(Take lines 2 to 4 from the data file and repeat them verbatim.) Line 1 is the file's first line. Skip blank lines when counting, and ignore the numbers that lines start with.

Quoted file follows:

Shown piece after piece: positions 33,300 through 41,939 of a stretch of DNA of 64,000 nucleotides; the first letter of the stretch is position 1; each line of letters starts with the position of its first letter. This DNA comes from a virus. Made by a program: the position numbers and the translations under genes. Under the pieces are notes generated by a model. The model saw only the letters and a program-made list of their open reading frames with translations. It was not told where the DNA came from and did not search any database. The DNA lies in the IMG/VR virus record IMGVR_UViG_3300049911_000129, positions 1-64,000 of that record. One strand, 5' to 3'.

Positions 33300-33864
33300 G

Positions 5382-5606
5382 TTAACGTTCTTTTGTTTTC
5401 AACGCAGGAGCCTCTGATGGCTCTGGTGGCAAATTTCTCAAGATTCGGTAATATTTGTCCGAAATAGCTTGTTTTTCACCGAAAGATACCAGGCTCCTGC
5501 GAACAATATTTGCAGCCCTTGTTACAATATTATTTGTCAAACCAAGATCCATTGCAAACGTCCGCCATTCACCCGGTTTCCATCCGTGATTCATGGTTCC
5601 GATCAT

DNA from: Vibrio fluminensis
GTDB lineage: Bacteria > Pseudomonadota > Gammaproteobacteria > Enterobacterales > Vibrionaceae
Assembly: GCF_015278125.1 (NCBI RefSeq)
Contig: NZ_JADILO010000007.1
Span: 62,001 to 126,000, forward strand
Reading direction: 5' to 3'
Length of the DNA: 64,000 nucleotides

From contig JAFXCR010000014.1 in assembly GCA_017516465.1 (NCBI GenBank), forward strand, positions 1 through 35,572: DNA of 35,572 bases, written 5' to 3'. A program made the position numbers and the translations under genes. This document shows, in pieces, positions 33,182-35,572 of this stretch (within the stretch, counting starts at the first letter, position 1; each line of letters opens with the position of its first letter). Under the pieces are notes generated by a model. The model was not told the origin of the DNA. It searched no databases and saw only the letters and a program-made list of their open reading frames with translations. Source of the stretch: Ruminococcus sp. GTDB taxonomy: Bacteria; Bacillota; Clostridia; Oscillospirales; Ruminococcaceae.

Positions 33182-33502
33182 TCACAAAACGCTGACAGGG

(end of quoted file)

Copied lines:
Positions 33300-33864
33300 G

Positions 5382-5606